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S&P 500, Dow slip after grim jobless claims data

Credit: REUTERS/JEENAH MOON

The S&P 500 and Dow Jones indexes dipped on Thursday as a grim U.S. jobless claims report took the shine off a strong month for stock markets globally, but encouraging quarterly earnings reports from Facebook and Tesla supported the Nasdaq.

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Facebook surges after upbeat quarterly revenue

Tesla jumps after reporting profitable quarter

U.S. weekly jobless claims remain elevated

McDonald's dips as quarterly profit slides

Indexes down: Dow 0.88%, S&P 500 0.63%, Nasdaq 0.04%

Updates to open

By C Nivedita and Shreyashi Sanyal

April 30 (Reuters) - The S&P 500 and Dow Jones indexes dipped on Thursday as a grim U.S. jobless claims report took the shine off a strong month for stock markets globally, but encouraging quarterly earnings reports from Facebook and Tesla supported the Nasdaq.

Nine of the 11 major S&P 500 sectors were trading lower, but declines were led by the defensive real estate .SPLRCR, utilities .SPLRCU and consumer staples .SPLRCS indexes, suggesting the mood was still risk-on.

Dramatic U.S. monetary and fiscal stimulus and hopes of a revival in business activity as states reopen from lockdowns have powered a Wall Street rally in April, putting the benchmark S&P 500 .SPX on course for its best month since 1974.

But analysts have warned of another selloff as economic data underlines the extent of the damage already done, with investors also wary of the pace of the recovery from a looming recession.

On Thursday, the Labor Department's report showed initial unemployment claims totaled 3.84 million for the week ended April 25, a day after data confirmed the biggest contraction for the U.S. economy in the first quarter since the Great Recession.

"In large part this data is seen as something we've already taken for granted," said Art Hogan, chief market strategist at National Securities in New York.

"We know that the economic data, especially as it pertains to labor, is bad and is going to get worse."

The Federal Reserve pledged on Wednesday to expand emergency programs to revive growth but dashed hopes for a fast rebound, saying the economy could feel the weight of consumer fear and social distancing for a year.

At 10:21 a.m. ET the Dow Jones Industrial Average .DJI was down 216.97 points, or 0.88%, at 24,416.89 and the S&P 500 .SPX was down 18.52 points, or 0.63%, at 2,920.99.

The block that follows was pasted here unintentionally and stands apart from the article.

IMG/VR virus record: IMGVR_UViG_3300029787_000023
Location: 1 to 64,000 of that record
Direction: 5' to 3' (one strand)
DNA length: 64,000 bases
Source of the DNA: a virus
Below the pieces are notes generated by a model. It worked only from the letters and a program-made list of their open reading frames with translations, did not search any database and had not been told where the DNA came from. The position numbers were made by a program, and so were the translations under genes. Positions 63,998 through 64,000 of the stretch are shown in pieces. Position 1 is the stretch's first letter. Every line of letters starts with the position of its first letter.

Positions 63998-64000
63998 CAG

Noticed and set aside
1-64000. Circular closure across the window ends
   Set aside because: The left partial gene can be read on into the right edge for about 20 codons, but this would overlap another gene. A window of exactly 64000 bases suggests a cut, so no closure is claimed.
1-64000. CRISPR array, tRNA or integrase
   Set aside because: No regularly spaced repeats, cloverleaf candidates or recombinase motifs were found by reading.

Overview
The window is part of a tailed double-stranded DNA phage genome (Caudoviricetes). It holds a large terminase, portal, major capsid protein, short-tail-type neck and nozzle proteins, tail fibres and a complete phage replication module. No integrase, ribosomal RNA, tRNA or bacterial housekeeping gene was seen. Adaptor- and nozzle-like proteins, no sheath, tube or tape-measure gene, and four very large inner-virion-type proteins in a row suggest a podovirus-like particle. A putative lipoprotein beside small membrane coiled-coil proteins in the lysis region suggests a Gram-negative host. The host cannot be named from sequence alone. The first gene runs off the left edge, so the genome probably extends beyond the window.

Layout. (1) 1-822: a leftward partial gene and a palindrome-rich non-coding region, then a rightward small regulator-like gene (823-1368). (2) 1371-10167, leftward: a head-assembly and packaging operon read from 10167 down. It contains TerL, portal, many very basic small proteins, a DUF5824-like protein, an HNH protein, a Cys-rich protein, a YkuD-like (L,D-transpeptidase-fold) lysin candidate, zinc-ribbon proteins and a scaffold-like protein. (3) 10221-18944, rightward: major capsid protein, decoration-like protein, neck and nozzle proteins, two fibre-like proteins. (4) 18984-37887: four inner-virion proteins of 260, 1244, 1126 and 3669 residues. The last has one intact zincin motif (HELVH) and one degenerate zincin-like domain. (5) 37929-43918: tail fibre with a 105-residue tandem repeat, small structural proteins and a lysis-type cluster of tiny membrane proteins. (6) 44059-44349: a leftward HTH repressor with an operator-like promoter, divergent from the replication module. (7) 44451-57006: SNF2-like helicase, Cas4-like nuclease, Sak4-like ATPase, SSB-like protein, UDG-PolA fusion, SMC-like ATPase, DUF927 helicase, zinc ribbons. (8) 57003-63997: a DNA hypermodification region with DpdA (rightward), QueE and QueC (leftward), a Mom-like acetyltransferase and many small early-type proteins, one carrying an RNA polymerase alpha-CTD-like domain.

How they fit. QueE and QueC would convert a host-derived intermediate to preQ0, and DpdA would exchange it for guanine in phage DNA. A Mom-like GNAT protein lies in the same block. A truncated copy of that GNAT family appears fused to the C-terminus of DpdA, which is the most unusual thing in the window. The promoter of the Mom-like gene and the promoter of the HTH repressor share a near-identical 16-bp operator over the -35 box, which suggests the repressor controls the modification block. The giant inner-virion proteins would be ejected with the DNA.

The Nasdaq Composite .IXIC, however, was down 3.74 points, or nearly flat, at 8,910.97, cushioned by a 5.9% jump for Facebook Inc FB.O after the social media giant posted better-than-expected quarterly revenue.

The pandemic has been less disruptive to tech-related stocks, with Facebook, Apple Inc AAPL.O, Amazon.com Inc AMZN.O, Netflix Inc NFLX.O and Alphabet Inc GOOGL.O - the so-called FAANG group of stocks - gaining between 12% and 25% this month.

"The SPX price action during this crisis has been led by a handful of 'haves' (mostly the FAANGs) in a world in which most companies are 'have nots'," said Nancy Davis, founder of asset management firm Quadratic Capital Management in Greenwich, Connecticut.

The two remaining FAANG stocks - Apple Inc and Amazon.com - will report results after markets close.

Electric car maker Tesla Inc TSLA.O climbed 5.5% after posting its third straight quarterly profit, taking investors by surprise as its automaker peers were hit by a slump in consumer demand and factory shutdowns.

McDonald's Corp MCD.N shed 2.5% after it reported a 16.7% slide in quarterly profit as most of its restaurants across the globe limited their services to deliveries and take-aways.

American Airlines AAL.O fell 3.4% as the airline operator posted its first quarterly loss since emerging from bankruptcy in 2013 and warned of a $70 million a day cash burn.

(Reporting by C Nivedita and Shreyashi Sanyal in Bengaluru; Editing by Saumyadeb Chakrabarty, Sagarika Jaisinghani and Anil D'Silva)

((C.Nivedita@thomsonreuters.com; within the U.S. +1 646 223 8780, outside the U.S. +91 80 6182 2626; Twitter: @NivCholayil;))

The views and opinions expressed herein are the views and opinions of the author and do not necessarily reflect those of Nasdaq, Inc.

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